As the helmsman echoed his order, Hansen lined the center brace of the wheelhouse windshield with the bow peak of the
and the after turret of the distant cruiser. “Meet her,” he said to the helmsman. “All engines, ahead full,” to the quartermaster. “Steady as you go,” again to the helmsman. As his orders were chanted back, in meshing unison, the answering pointer on the engine telegraph moved forward, a bell clanged, and the quartermaster called, “All engines answer, ahead full, sir.”

Far below, in the engine room, twin jets of steam slammed against twin sets of turbine blades, and the
quivered from opposing torque. Giant propellers kicked her stem upward. Her bow sank. Twin screws, partially freed from water resistance, spewed mares’ tails twenty yards aft. She shook, settled back on her stern, shimmied as her propellers changed pitch, then buckled slightly as her screws bit and her bow butted water. Suddenly she shivered, rolled, and lunged. A wave rippled from her bow as the wind gauge atop the wheelhouse began to squeak.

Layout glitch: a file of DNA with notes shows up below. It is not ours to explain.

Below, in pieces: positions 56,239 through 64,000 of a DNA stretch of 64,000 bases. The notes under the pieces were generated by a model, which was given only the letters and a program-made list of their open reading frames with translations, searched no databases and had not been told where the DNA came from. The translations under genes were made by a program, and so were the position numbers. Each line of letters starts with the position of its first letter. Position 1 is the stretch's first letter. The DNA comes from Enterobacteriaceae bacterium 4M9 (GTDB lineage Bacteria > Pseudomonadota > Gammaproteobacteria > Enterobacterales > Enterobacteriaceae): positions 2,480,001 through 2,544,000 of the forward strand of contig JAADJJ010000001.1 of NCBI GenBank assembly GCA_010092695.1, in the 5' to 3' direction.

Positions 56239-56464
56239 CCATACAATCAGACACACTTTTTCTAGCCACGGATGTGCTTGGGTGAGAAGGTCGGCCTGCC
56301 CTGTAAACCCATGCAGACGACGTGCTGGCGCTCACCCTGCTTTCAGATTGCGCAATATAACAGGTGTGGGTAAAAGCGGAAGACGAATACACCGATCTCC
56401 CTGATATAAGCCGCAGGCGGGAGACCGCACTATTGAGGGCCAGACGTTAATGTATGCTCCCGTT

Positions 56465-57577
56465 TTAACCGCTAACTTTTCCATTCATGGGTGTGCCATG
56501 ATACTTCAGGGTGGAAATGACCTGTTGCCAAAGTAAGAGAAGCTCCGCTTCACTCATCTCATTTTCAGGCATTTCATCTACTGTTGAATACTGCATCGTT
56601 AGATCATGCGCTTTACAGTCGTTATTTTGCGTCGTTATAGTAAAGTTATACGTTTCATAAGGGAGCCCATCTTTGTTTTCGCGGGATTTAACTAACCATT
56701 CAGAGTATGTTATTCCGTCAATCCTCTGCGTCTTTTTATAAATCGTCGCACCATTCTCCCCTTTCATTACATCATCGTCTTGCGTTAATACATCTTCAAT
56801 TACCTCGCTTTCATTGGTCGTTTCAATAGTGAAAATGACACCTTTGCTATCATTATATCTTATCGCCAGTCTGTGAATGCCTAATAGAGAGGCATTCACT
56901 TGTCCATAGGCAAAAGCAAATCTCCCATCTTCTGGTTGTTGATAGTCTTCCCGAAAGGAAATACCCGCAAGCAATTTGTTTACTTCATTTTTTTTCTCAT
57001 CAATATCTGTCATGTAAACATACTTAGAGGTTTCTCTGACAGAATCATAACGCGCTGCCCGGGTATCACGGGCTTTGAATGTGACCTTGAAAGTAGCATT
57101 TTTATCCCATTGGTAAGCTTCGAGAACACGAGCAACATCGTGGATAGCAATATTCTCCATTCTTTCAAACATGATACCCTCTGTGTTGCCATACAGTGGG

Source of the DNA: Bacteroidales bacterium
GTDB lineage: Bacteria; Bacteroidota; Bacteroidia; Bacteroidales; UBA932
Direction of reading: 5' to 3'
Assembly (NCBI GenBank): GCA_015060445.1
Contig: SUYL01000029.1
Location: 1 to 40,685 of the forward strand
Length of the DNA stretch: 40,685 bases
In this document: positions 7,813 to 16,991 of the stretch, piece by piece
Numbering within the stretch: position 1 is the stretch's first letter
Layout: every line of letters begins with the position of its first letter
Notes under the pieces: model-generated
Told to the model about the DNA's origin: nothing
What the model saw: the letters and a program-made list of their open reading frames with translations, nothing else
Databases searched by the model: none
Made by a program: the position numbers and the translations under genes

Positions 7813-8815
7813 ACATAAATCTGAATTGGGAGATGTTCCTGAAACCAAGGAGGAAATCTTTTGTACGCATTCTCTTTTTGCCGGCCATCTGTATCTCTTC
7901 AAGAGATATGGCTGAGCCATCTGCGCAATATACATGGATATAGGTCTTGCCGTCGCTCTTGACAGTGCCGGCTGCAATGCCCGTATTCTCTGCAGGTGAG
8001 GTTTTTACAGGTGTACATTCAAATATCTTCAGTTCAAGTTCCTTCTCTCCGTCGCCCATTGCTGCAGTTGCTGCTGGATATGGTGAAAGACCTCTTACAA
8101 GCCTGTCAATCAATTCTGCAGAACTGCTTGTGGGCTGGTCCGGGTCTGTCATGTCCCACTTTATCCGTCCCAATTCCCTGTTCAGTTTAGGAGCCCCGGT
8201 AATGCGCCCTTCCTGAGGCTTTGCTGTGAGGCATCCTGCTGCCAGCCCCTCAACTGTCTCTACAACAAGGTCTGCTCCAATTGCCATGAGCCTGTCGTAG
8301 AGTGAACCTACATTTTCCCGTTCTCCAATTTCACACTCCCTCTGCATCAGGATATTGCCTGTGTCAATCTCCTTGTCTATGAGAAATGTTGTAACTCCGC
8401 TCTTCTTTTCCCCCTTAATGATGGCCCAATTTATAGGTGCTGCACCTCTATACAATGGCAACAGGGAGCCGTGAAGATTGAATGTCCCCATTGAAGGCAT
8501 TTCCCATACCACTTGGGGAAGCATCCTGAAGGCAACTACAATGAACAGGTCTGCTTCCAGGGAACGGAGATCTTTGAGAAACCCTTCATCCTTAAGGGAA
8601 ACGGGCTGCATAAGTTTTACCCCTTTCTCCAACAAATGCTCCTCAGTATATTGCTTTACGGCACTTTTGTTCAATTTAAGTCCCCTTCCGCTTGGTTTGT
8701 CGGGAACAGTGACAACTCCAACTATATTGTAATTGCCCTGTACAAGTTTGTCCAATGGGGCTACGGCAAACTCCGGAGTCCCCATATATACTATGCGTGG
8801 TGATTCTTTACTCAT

Staggering slightly from the ship’s forward surge, the pilot entered the wheelhouse. “This is a high-speed vessel, isn’t it. Captain?”

“Not too speedy. About thirty-eight knots with the wind astern. Hydrofoils are faster.”

Tactfully, the pilot was questioning the captain’s judgment in giving a full-ahead order to a ship in a roadstead. He looked around him, as if seeking moral support, but the eyes of the crew members were impassive above the coal-scoop snowblink shields they wore against the glare from Hampton Roads. Usually sailors wore sunglasses, the pilot knew. “Captain,” he continued, straining for a sprightly voice, “this vessel weighs about eighteen thousand tons, doesn’t it?”

“That’s net. Give a few thousand when she’s loaded.” Captain Hansen, sensing the pilot’s apprehension, added in a conversational tone, “I never figured the weight of the crew, but it’s insignificant and doesn’t ordinarily shift. On ferry boats, however, passenger weight is a factor. The Glasgow-Belfast ferry once capsized in Loch Long, I believe, when its passengers rushed to starboard to watch the
Queen Mary
pass. The
Queen Mary
—by heavens, there was tonnage!”

Hansen saw the pilot look through the windshield at the looming cruiser, glance down at the tachometer, jerk his eyes away, and his face grow ashen as he turned and faced aft, hunched, either praying or bracing himself for a collision. Perhaps both, Hansen decided. To calm the man, the captain said, “I was born in these parts. Pilot. I’ve sailed the Tidewater since I was knee high to…”

“But, Captain,” the pilot screamed above the rush of the wind, “it doesn’t matter where a man’s born if…”